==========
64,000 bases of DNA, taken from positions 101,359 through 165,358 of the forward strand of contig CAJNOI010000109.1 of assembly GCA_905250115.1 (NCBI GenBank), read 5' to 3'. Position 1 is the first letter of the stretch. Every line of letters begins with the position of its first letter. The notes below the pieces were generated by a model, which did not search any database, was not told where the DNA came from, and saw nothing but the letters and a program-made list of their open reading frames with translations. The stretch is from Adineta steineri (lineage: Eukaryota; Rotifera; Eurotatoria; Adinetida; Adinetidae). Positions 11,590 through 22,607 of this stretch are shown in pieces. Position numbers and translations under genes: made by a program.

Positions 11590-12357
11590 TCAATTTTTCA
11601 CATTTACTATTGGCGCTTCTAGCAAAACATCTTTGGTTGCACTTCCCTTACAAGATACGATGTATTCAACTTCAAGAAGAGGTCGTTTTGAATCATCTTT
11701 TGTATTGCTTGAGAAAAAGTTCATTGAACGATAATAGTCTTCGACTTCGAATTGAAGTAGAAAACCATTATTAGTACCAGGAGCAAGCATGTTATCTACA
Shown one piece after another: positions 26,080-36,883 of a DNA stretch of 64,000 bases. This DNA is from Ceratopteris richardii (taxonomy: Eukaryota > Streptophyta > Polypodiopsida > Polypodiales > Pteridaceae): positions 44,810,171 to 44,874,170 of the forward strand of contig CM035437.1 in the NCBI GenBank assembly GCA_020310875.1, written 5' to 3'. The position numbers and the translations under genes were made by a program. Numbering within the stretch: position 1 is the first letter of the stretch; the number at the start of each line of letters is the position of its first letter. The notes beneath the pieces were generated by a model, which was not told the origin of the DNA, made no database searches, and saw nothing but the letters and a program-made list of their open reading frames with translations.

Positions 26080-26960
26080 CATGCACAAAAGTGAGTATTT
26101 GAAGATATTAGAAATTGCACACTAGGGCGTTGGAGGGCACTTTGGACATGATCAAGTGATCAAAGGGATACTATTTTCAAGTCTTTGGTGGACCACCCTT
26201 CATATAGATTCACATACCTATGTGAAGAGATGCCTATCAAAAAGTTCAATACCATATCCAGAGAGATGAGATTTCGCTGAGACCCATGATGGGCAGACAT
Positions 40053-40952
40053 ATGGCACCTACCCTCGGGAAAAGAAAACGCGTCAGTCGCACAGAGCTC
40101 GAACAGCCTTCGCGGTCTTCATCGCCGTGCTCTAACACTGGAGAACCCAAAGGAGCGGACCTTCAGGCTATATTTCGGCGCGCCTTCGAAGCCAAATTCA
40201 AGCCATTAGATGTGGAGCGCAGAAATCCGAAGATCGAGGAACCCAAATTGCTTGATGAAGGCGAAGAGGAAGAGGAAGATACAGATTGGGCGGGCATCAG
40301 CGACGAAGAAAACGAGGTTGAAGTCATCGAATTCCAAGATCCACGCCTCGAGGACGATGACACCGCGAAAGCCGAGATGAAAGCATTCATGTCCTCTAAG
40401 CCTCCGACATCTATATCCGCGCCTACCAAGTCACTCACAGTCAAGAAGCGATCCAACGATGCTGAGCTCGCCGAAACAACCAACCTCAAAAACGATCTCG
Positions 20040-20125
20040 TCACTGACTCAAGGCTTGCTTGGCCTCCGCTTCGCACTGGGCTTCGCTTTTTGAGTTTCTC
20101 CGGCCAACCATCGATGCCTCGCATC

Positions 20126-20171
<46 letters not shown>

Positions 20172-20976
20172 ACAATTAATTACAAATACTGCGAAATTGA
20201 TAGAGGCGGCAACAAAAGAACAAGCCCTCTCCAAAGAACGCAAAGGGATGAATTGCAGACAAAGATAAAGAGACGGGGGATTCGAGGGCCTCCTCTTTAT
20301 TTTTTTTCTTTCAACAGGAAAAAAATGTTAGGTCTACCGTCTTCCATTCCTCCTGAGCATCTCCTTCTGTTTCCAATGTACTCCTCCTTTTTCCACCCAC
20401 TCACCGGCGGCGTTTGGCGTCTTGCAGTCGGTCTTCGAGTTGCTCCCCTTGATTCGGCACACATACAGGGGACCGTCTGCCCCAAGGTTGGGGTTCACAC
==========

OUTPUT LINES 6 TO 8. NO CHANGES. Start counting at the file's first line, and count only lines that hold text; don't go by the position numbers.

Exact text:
Shown one piece after another: positions 26,080-36,883 of a DNA stretch of 64,000 bases. This DNA is from Ceratopteris richardii (taxonomy: Eukaryota > Streptophyta > Polypodiopsida > Polypodiales > Pteridaceae): positions 44,810,171 to 44,874,170 of the forward strand of contig CM035437.1 in the NCBI GenBank assembly GCA_020310875.1, written 5' to 3'. The position numbers and the translations under genes were made by a program. Numbering within the stretch: position 1 is the first letter of the stretch; the number at the start of each line of letters is the position of its first letter. The notes beneath the pieces were generated by a model, which was not told the origin of the DNA, made no database searches, and saw nothing but the letters and a program-made list of their open reading frames with translations.

Positions 26080-26960
26080 CATGCACAAAAGTGAGTATTT